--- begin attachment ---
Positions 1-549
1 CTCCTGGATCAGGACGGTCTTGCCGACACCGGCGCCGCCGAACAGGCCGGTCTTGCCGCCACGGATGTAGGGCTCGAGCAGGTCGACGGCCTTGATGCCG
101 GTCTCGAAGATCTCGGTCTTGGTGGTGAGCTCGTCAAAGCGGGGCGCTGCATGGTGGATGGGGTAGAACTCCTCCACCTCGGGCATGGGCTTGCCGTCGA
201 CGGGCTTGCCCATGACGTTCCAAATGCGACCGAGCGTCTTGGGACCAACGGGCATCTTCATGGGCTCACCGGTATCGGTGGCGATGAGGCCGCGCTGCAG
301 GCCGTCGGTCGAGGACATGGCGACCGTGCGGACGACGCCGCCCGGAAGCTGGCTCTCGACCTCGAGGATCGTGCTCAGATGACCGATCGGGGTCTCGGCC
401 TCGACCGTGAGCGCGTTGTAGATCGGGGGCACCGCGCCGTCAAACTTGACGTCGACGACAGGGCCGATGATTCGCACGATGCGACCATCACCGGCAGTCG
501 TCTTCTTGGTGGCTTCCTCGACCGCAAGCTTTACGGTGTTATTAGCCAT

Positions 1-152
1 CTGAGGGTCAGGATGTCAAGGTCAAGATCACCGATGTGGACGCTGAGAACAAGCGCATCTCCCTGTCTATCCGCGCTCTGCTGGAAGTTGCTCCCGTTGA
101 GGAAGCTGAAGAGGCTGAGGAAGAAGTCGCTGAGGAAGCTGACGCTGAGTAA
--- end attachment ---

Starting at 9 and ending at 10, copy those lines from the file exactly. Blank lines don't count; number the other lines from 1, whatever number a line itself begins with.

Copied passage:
1 CTGAGGGTCAGGATGTCAAGGTCAAGATCACCGATGTGGACGCTGAGAACAAGCGCATCTCCCTGTCTATCCGCGCTCTGCTGGAAGTTGCTCCCGTTGA
101 GGAAGCTGAAGAGGCTGAGGAAGAAGTCGCTGAGGAAGCTGACGCTGAGTAA